Whenever Pulitzer-prize winning author Rick Bragg shows up, offering to take me on a trip through the South, I pack my bags and join the caravan. Such is the case with his latest book, My Southern Journey: True Stories from the Heart of the South. With Bragg as guide, the party tromps through the red dirt of Alabama, my Cajun Country home, and other spots on the Gulf Coast, while getting to know “the people whose lives are pressed between these pages.”
My Southern Journey is a collection of essays, both new and some previously published in Southern Living and other magazines. Bragg divides his essays topically into five sections—Home, Table, Place, Craft, and Spirit—which he fills with great titles like “For a Vegetable, I’ll Have White Gravy,” “Donkey Business,” “The Fine Art of Piddling,” and “Wood, Paint, Nails, and Soul.”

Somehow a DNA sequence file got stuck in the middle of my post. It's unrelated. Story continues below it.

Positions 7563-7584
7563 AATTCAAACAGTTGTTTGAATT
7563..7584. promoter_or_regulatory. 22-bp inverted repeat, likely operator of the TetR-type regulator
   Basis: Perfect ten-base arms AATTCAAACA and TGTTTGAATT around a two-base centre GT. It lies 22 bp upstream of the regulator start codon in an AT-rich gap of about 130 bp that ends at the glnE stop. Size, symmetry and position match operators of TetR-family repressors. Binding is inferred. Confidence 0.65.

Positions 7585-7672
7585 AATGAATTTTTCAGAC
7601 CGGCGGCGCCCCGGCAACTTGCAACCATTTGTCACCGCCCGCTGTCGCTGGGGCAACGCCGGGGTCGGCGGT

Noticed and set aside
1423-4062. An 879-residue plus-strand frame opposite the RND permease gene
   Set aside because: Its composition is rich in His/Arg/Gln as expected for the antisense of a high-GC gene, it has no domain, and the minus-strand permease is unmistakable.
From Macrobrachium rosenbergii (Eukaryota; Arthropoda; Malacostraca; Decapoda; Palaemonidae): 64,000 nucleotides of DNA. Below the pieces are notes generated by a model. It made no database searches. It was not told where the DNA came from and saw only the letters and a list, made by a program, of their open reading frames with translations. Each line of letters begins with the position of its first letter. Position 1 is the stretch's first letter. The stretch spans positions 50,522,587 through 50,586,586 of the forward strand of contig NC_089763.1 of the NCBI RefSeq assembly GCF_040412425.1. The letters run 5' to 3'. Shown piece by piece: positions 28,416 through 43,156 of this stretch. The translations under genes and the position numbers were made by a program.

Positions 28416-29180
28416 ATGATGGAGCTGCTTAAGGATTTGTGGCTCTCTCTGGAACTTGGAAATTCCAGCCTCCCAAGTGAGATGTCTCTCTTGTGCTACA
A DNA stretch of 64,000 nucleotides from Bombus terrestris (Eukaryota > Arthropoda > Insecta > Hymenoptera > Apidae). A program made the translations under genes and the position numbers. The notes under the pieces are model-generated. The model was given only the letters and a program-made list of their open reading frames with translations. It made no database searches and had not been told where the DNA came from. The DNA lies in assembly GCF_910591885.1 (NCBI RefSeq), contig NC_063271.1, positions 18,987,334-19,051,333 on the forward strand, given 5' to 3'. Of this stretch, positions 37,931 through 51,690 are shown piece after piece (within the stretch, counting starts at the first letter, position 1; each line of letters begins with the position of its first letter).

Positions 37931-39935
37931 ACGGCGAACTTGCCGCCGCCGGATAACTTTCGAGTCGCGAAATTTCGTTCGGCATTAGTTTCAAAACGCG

The jacket says that My Southern Journey is Bragg’s “love letter to the place he calls home.” So true. His love and respect fills every page of this book. One moment, he has you belly laughing, often at his own expense, and the next finds you wiping away a soft tear as you read what he writes about his mama and others he loves.
In the afterword of My Southern Journey, Bragg concludes:
I have been writing for a living since 1977. Many of you have been with me that long.
I can only assume that the 100 percent humidity, and the clouds of mosquitos, and the relentless heat of too many dog days of summer have affected your judgment.
For a more comprehensive review of My Southern Journey, read the Washington Independent Review of Books.